The Black Demon Movie Review

Written by Kat Albrecht

Released by The Avenue Entertainment

the black demon poster large

Directed by Adrian Grunberg
Written by Carlos Cisco and Boise Esquerra
2023, 100 minutes, Rated R
Released on April 28th, 2023

Josh Lucas as Paul Sturges
Fernanda Urrejola as Ines
Venus Ariel as Audrey
Carlos Solórzano as Tommy

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The Black Demon is a three-star movie – and it’s a painful three stars because it should have been a four-star movie. Director Adrian Grunberg’s shark spectacular has some good ingredients: a cast of great talent, a visually striking set, and a big ass shark. Unfortunately, it also over-focuses on the most boring character in the movie and as a consequence shortchanges the lore and the shark itself.

We meet the Sturges en route to a family vacation/work trip for husband Paul Sturges, an oil rig safety inspector. Upon their arrival, they are greeted by a poverty-stricken and desolate town where a cheerful seaside tourist haven should have been. Despite the obvious danger, Paul ditches his family at a sketchy restaurant and heads out toward the oil rig where he is shocked to find that things aren’t great. And by not great I mean a supersized demon megalodon ate almost everyone. Over the course of the film, we see Paul’s family, the remaining oil workers, and an excellent chihuahua fight for their lives.

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Ever the fount of positivity, I’ll start with what I liked about the film, and there’s a lot to like. The production values and shot work are really strong. The scenery is nice and some of the actors bring a lot to the table. Fernanda Urrejola is particularly convincing as Paul’s wife Ines, and carries a lot of the emotional weight of the film. Chato (Julio Cesar Cedillo) and Junior (Jorge A. Jimenez) add some much-needed likeability to the film in their roles as the surviving oil rig workers. The shark also is acceptably aesthetic, which is a nice feature for folks who find themselves frustrated with the usual shark movie CGI.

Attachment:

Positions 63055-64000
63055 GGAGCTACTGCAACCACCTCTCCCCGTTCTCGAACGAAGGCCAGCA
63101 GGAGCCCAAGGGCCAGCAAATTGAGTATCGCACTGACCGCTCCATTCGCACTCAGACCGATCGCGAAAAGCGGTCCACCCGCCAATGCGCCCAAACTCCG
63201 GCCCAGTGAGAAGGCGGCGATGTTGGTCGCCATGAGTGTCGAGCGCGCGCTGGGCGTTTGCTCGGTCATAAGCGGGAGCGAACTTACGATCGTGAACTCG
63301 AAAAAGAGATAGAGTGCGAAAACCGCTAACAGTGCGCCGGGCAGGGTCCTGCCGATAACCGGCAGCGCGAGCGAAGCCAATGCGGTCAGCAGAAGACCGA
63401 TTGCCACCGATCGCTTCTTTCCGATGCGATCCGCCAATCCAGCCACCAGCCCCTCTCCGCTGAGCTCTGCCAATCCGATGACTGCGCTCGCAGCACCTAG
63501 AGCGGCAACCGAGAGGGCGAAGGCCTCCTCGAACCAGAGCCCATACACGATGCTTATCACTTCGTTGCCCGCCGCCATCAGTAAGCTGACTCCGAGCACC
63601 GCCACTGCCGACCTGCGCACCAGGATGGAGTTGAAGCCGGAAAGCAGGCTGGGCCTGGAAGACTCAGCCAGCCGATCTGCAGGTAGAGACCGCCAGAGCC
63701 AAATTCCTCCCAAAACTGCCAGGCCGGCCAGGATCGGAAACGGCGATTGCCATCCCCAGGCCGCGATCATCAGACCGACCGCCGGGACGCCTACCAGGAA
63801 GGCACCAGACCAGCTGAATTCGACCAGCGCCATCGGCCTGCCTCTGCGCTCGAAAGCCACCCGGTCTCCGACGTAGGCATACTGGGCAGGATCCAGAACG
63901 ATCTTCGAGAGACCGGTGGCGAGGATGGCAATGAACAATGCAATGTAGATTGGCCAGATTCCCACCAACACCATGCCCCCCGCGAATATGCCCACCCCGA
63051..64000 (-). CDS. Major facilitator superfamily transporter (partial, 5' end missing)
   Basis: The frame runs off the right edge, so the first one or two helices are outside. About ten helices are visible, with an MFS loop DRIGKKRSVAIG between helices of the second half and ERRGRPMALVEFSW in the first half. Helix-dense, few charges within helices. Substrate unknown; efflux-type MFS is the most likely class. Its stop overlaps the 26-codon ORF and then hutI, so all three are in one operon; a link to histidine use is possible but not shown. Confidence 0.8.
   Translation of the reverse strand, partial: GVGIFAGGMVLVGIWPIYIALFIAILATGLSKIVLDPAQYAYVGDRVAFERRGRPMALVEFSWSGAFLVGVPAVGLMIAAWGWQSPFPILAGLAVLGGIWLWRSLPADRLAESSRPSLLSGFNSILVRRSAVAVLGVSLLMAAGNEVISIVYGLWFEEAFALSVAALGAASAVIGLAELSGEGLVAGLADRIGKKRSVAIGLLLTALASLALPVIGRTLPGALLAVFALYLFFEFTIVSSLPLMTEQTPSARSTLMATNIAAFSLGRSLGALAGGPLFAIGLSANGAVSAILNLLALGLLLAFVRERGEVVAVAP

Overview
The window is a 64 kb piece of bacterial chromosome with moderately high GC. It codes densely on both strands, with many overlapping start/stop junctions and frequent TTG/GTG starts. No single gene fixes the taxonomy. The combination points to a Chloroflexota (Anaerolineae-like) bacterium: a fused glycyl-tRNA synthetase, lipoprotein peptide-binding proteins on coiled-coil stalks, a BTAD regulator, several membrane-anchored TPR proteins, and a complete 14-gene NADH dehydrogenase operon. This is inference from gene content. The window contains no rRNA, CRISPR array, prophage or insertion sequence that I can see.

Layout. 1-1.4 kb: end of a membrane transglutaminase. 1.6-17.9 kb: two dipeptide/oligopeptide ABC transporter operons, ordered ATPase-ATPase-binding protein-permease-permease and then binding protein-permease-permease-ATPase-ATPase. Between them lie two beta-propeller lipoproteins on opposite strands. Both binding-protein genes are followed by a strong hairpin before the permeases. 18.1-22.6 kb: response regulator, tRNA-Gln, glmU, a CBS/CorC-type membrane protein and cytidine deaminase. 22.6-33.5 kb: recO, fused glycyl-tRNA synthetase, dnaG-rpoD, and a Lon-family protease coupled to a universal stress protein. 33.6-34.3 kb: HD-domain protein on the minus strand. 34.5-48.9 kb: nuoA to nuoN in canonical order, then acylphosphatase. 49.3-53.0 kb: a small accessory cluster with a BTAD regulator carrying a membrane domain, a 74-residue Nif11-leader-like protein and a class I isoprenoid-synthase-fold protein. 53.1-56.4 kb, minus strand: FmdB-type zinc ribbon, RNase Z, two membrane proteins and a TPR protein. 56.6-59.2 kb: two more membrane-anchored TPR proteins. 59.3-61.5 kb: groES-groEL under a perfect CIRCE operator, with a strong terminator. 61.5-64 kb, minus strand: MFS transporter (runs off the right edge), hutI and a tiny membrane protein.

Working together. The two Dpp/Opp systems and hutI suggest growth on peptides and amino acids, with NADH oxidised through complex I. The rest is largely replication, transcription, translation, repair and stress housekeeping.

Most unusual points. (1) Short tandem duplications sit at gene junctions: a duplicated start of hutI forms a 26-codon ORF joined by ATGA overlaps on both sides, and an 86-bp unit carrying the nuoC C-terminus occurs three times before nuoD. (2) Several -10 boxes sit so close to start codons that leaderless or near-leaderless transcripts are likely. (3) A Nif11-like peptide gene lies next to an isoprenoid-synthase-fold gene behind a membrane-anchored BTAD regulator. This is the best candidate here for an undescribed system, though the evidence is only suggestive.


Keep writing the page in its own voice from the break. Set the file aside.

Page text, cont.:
Where I am disappointed though is with the amount of shark. There isn’t much. The shark really only kills one person in a cool way, and it happens quite early, lulling viewers into a false sense of security that we are definitely going to see a megalodon eat 10,000 people. Now, some might argue that the limited shark sightings build suspense and make the shark more frightening by virtue of not being seen too often. I hear what you’re saying, but you’re wrong. There is not actually much suspense around the shark itself and the mythology around Tlaloc is underdeveloped. There are some hints of mysticism and magical happenings, but the film does not focus on them enough.

Instead, it focuses on Paul Sturges, but what the movie forgets is that I don’t give two shits about Paul Sturges. Paul honestly sucks. He’s culturally ignorant, rude to his wife, and is consistently criminally negligent for his own financial gain. He isn’t particularly helpful throughout the film and then yells at everyone else. From this description, you might think he winds up being the real villain, but he somehow ends up with a totally undeserved hero edit.

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The environmental messaging throughout the movie is heavy-handed, which some won’t appreciate. It didn’t bother me much outside of finding some of it to be cheesy. Given my druthers, I would have preferred to see the lore and legends woven more thoroughly into the film as a means of demonstrating environmental themes. But as it stands, it would be really hard to leave the theater not understanding that The Black Demon is environmental commentary, so mission accomplished there.

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What I found more distracting is a stretch of scenes that almost seemed to be cut in the wrong order. Paul is going from conversation to conversation having complete mood switches: from yelling and screaming to being calm and rational. It doesn’t read as a character choice and feels more like a failed attempt at emotional character development. In general, the Paul-takes-responsibility character catharsis just doesn’t work. Near the end of the movie, the silliest thing happens. We actually have to endure Paul “my entire personality is my watch and a red polo shirt” Sturges giving an extended hero monologue. I’ve never rooted harder for someone to be eaten by a shark immediately. I would like to formally apologize to other shark movie characters I’ve previously critiqued: I should have saved all my disdain for Paul Sturges. All this to say, the film did a great job of making me hate Paul, it just failed to convince me he was redeemed.

In general, fans of other theatrically released shark movies might enjoy this film. You should go in knowing that it is substantially more serious and less sharky than 2018’s The Meg. Take a moment to appreciate some of the supporting characters and take in the beautiful views. Overall though, The Black Demon needs more shark, more legend, and less Paul Sturges.

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Movie: 3 Star Rating Cover

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Kat Albrecht
Staff Reviewer
Kat Albrecht is a legally trained sociologist and computational social scientist studying how complex data can inform policy, with particular emphasis on the nexus of fear, criminal data, and the law. In other words, she’s a college professor who studies horror films sometimes. Her research specialties are practical special effects, creature features, and arguing about the meaning of genre. Kat will gleefully review any film that takes place in the ocean or in outer space and exclusively paints portraits of herself.
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